Dominants vs aggressive?!?! - Page 3 - The Horse Forum
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post #21 of 27 Old 09-24-2013, 04:24 PM
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Lucky, you wouldn't have to keep them seperated for any length of time but enough to break up their routine.
As for the level of training and the trainer being a man, it's possible. Respect is key with horses, specifically like yours and mine. They sound very similar and it has taken me a long time to get to this point with my mare. I have a gelding that rides fine with women but not a man, he's got to prove himself first!
As for English and Western, there's not that much difference but if the horse was trained by a 12 time world champion, he's taught him certain queues and the slightest leg pressure in the wrong place makes all the difference. The biggest difference I see between English and Western is the riders legs. English is more straight and Western is bent like sitting in a chair (extreme example but hope you understand).
It may take some time but I'm sure y'all will figure each other out.

"Dream big, Work hard and Have FAITH"
"When my story's told, I hope he'll say well done and welcome home." ~ Templeton Thompson
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post #22 of 27 Old 09-24-2013, 04:30 PM Thread Starter
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In terms of him being sensitive to specific commands based on his level of training.... I have taken him back to a snaffle.... The trainers suggestion.... And what I know. That has helped. The trainer used a port for higher level performance and I don't even know what that is!! Lol. Will try to get some pointers on the leg cues. See if that helps. Thanks for everyone's input!!
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post #23 of 27 Old 09-24-2013, 07:42 PM Thread Starter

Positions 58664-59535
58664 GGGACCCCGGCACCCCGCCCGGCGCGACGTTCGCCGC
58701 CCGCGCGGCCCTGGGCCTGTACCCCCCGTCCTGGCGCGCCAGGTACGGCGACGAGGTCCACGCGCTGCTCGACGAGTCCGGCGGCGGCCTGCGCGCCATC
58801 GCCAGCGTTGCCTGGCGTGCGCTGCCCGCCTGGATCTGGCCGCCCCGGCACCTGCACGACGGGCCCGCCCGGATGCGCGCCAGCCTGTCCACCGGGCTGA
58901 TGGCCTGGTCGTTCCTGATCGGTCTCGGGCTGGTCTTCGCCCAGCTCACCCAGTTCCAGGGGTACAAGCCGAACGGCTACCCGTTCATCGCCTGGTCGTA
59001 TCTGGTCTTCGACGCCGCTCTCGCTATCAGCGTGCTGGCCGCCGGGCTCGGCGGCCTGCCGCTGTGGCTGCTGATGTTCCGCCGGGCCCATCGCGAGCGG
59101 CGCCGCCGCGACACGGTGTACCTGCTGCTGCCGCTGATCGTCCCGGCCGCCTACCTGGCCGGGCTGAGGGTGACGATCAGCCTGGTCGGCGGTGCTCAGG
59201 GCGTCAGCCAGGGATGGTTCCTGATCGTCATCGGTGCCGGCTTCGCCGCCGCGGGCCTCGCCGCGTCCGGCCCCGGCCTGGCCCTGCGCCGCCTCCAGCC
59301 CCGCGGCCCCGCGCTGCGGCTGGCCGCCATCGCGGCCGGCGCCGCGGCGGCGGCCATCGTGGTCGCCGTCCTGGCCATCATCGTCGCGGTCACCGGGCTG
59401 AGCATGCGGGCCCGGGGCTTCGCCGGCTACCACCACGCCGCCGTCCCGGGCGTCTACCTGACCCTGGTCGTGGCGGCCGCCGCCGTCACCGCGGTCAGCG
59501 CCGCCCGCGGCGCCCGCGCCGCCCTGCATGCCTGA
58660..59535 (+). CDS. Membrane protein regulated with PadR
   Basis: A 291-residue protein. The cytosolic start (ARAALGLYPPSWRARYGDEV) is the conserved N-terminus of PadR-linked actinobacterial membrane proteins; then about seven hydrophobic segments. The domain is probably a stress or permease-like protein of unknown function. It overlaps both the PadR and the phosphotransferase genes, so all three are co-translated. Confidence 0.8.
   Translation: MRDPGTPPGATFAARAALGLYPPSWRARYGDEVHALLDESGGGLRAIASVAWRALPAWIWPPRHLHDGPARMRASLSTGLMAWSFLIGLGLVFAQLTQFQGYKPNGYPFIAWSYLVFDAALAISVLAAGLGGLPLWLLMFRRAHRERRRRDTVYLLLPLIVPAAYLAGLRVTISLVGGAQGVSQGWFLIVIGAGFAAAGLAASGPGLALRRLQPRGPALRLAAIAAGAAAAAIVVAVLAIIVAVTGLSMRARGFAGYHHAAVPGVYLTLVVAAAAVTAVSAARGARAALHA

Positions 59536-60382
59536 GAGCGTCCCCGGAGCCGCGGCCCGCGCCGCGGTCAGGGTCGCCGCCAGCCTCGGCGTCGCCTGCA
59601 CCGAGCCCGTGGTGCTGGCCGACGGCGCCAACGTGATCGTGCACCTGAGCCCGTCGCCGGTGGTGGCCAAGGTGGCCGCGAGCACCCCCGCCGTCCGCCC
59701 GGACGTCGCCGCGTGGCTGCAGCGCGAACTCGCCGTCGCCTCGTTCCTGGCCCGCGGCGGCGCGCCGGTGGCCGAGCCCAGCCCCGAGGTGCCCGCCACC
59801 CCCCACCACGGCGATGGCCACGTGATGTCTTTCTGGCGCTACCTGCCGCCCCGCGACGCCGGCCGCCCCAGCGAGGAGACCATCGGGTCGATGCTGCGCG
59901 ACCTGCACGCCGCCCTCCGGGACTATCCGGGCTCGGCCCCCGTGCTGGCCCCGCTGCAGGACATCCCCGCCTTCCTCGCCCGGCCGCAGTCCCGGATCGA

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Soooo...... Just got home from the barn and it was a total disaster. My new horse is crazy and I love him.... Lol. Came straight to me in the field like I was the best thing he had seen all day and then acted a complete fool on the lunge line. It was rodeo time!! Started bucking and about half drug me around the arena. Yayyy me!! Didn't even attempt to ride him... But did plenty of ground work. Won't even speculate what tomorrow will bring.... Lol.
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post #24 of 27 Old 09-24-2013, 07:44 PM Thread Starter
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kind of irritates me that someone would even CONSIDER him appropriate for a child though. Live and learn....
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post #25 of 27 Old 09-24-2013, 09:16 PM Thread Starter
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Another question... And I feel like I'm runningthis into the ground .... So thanks for ur patience. ;) But I'm afraid all of this ground work is going to leave me with a very fit... Hard to handle horse!! Lol. And Lord knows he is fed well. Should I forgo some of the ground work for now and just duke it out under saddle?? Or is the ground work a good way to get the kinks out??
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post #26 of 27 Old 09-24-2013, 09:52 PM
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I firmly believe in groundwork but that's just my opinion.
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post #27 of 27 Old 09-24-2013, 09:59 PM Thread Starter
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Thanks! I just broke down and called his trainer. Sounds like everything that's been going on is to be expected. He basically just said I need to keep everything all business with this gelding. He wasn't alarmed at all that he was bucking today... On the lunge line. His advice was to ignore it and push him harder. He obviously knows this horse very well. I could tell just by talking to him. He said the more you push this horse the better he gets a nd he does not anticipate him doing anything really stupid under saddle. Definitely reassuring. I just need to keep showing him who's boss apparently! Funnnn... ;)
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